A Discussion on the Death Penalty – Including a book reading from Sunny Jacobs, author of ‘Stolen Times’

15 Jun



“Death Penalty is a nasty business” 

 “Prison has become a business in America, in USA.”

 – Sunny Jacobs at the discussion on death penalty

The discussion on the death penalty at the Metcalf Auditorium, New South Wales State Library on 14th June 2007 saw a small crowd of about 40. Despite the turnout, the discussion managed to touch on various aspects of the death penalty mostly, its dehumanising impact to society and individuals.

The speakers for the discussion included Cameron Murphy, President of New South Wales Council of Civil Liberties; Rachel Walsh, Vice President of Reprieve Australia; Sunny Jacobs, author of ‘Stolen Times’; and Anthony Mitchell from Amnesty International, Australia.

Cameron, who was the first to speak, touched on the possibility of the reintroduction of the death penalty in Australia with the emergence of right- wing politicians such as Pauline Hanson. While Australia officially abolished capital punishment nationwide under The Crimes (Death Penalty Abolition) Amendment Act 1985 and under Commonwealth law, (abolished in 1973 by Section 4 of The Death Penalty Abolition Act 1973); polls have indicated that more Australians are gradually warming to capital punishment. Cameron also criticized the Australian – Indonesian government’s security pact, the Lombok Treaty, which was not drafted within a human rights framework. This means that the Australian government, at the expense of intelligence sharing, would not be able to save its citizens from the gallows if they were convicted of a crime in Indonesia that could be punishable by execution.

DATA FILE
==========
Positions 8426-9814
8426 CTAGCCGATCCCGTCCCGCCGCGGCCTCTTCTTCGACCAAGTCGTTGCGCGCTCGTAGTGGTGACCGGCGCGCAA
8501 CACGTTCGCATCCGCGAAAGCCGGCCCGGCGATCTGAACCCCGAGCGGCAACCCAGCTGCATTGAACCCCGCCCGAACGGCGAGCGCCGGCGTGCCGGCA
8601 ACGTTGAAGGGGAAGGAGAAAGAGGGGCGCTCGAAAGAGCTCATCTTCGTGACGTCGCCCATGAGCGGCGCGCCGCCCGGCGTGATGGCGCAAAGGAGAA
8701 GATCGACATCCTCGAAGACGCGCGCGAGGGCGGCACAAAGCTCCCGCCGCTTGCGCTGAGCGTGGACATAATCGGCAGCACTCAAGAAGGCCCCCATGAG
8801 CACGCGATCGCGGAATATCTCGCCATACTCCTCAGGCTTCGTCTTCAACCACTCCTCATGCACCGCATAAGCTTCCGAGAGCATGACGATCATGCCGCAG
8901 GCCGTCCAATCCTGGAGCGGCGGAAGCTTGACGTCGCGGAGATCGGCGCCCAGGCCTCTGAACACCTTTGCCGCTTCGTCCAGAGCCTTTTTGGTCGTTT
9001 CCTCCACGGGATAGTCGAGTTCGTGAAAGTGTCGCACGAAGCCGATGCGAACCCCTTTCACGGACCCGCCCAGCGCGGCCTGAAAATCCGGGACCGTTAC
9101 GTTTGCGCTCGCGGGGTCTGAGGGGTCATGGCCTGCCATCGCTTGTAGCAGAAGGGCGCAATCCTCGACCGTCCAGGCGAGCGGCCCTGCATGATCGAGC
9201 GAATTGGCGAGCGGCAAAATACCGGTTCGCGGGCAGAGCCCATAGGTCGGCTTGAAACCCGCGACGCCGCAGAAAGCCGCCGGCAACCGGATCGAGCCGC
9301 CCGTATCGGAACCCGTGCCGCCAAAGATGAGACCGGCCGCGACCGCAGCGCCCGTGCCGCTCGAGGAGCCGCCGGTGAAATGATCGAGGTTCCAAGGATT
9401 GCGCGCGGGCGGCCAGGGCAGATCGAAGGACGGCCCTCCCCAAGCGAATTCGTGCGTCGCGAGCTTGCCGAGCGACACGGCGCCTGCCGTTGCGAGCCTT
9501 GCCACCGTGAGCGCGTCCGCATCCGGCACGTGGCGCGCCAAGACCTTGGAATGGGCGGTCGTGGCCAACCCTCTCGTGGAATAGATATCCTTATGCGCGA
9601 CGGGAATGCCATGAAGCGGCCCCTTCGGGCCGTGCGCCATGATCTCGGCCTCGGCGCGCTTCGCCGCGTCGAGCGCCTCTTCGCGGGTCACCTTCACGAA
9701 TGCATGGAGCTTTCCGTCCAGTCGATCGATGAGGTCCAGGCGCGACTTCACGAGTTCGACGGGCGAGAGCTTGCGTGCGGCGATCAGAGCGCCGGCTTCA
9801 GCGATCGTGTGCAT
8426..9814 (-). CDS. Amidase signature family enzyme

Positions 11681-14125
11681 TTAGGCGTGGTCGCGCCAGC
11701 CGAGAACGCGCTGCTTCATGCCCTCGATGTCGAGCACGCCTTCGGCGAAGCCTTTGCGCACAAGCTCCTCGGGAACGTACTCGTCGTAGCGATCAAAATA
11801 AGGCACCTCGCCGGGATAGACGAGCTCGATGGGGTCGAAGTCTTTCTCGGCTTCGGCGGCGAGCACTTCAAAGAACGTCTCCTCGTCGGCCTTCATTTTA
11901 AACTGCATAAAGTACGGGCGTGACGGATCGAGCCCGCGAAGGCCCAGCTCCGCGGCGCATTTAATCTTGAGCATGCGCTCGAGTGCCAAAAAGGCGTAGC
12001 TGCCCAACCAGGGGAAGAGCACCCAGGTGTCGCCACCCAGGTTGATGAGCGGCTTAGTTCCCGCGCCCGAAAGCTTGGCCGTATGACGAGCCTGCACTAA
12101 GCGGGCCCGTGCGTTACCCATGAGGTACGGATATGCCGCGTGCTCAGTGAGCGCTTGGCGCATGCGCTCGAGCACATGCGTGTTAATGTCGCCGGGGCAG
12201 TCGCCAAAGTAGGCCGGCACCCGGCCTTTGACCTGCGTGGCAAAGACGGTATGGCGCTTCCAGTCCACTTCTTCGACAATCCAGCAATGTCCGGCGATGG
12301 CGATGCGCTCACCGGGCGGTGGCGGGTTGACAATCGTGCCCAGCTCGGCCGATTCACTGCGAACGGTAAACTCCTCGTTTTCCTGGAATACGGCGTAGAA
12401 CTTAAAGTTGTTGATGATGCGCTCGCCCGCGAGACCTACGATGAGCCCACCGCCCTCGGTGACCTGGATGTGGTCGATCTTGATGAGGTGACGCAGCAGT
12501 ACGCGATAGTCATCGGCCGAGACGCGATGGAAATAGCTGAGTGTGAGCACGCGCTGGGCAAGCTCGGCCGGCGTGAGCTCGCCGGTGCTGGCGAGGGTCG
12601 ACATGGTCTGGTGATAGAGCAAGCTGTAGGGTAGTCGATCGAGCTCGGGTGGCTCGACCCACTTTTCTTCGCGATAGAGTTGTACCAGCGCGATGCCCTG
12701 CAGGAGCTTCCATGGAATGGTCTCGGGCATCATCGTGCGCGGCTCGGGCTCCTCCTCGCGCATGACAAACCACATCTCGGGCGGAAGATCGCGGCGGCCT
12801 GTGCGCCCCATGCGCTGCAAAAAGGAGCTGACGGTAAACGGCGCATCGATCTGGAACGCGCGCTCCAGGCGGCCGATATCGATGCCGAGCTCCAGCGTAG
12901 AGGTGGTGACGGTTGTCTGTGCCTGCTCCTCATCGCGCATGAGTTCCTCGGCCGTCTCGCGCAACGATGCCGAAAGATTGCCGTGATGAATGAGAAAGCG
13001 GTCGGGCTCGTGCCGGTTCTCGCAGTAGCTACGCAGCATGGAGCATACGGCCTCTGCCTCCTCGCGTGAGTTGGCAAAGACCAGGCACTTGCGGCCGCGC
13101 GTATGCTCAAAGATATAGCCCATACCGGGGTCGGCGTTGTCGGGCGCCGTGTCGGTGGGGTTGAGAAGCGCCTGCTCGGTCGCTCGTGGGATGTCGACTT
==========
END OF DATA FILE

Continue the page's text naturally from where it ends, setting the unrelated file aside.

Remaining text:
Rachel related the history of Reprieve Australia, which was initially formed as a network of pro bono lawyers and interns working on death row cases in the United States. She revealed some alarming death penalty statistics in US e.g. 3350 people currently on death row with 53 executions per year and that 38 out of 53 states still practise capital punishment.

Anthony started on a positive note that the worldwide trend is towards abolitionist in most countries. However, the barbarity of the execution methods remain desperately archaic and cruel ranging from hanging to lethal injection and stoning. The death penalty is still used for minor or non violent crimes. e.g. Drug possession in Indonesia and Singapore. In Pakistan, a women can be stoned for having sex outside marriage.

Sunny Jacobs who was the first women in the US to be sentenced to death after it was re-introduced, was in solitary confinement for 5 years; and another 12 years in prison, in Florida before being exonerated. She related her personal experience on death row and read a part from her book, which were emotionally touching. She went on to explain how the death penalty does not solve any societal problems except causing more grief to those affected.

The discussion, which started at about 6:15 ended about two hours later with a question and answer segment and a book signing by Sunny.


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